Expert Tip: Having a plan to follow can set your days and nights up for success. The 5-24 Month Collection is a holistic and fully-customizable plan that will meet your baby where they are developmentally — which means you can start today to begin improving your little one’s nights and naps! 

How can I teach my baby to sleep through the night?anchor

1. Follow age-appropriate wake windows.anchor

The term wake windows refers to the amount of time your little one spends awake between naps. A wake window starts when you pick your baby up out of their crib and ends when you lay them back down in their crib. 

Your baby’s awake time during the day can impact the quality and length of their sleep at night. Wake windows that are too short or too long can both cause night wakings. Ensuring your wake window is within the age-appropriate range helps set your nights up for success. Each month, we want to gradually add a bit more awake time to set your baby up for restorative naps and successful nights.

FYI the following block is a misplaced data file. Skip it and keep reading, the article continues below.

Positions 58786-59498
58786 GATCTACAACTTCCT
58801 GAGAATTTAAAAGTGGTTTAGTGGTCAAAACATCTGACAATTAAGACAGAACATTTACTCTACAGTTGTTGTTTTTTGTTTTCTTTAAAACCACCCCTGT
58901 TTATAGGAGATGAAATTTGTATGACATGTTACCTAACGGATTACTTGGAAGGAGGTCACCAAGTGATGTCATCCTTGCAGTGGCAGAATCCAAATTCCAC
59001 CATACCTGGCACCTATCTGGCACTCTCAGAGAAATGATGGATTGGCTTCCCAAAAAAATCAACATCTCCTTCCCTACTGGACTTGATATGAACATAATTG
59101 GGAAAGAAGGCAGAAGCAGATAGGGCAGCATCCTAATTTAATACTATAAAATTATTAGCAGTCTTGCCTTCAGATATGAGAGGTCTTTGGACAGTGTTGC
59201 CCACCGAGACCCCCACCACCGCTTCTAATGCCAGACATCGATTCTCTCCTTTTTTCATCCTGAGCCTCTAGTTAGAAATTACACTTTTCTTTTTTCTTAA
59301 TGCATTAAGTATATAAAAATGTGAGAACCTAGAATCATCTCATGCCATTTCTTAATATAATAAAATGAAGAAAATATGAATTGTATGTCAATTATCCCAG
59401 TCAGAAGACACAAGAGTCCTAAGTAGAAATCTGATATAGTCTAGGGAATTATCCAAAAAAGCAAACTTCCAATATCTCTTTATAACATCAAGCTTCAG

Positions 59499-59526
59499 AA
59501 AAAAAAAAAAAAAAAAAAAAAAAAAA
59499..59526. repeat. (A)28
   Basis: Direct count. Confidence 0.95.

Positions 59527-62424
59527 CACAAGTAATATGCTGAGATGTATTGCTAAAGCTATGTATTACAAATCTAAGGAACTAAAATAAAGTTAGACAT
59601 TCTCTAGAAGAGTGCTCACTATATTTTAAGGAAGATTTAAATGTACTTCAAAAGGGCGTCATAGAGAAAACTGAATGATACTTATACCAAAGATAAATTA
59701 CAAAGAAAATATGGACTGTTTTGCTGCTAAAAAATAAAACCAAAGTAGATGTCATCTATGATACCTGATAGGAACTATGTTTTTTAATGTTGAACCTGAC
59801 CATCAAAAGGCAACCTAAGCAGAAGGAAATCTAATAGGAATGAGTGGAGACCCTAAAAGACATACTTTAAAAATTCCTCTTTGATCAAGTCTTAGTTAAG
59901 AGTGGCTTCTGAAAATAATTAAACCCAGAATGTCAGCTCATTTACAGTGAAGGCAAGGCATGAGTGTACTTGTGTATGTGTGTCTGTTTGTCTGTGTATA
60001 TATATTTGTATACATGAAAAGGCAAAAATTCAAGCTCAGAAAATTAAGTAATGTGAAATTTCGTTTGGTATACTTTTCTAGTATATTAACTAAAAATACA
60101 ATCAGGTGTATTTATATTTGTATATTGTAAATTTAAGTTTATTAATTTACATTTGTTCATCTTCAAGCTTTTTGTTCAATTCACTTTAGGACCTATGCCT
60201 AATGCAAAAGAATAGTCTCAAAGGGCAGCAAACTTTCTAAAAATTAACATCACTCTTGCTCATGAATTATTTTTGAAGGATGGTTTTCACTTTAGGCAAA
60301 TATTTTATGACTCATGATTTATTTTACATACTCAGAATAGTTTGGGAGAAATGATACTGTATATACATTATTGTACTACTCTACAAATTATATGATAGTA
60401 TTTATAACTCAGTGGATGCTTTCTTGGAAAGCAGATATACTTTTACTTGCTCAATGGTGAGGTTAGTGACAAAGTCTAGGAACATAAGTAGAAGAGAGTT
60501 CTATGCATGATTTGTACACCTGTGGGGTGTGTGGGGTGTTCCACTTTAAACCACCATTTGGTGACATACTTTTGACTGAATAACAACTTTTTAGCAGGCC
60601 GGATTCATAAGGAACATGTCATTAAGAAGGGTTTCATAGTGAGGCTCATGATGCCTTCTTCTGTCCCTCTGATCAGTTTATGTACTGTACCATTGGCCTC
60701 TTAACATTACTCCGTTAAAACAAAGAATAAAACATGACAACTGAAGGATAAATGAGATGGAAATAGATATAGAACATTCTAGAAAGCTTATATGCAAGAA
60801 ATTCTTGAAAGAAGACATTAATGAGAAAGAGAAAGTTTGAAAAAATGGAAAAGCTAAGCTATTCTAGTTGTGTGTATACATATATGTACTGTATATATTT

Eventually, there won't be enough time in the day to simply "add a bit more awake time" without dropping a nap. Wondering if it's time? Check out these signs and steps for dropping a nap.

2.  Allow for active awake time.anchor

How does your baby spend awake time? Babies are just like us — stimulating our brains and moving our bodies helps us all to sleep better.

Try to fill your baby’s awake time with fun and engaging activities: Play with different toys, get outside, go for a walk, and allow floor time for rolling, sitting, crawling, or pulling up. It doesn’t have to be complicated! 

3. Follow a consistent bedtime routine.anchor

A calming bedtime routine will help your baby wind down for the night. When practiced consistently, it will tell your baby’s brain that it’s time for sleep.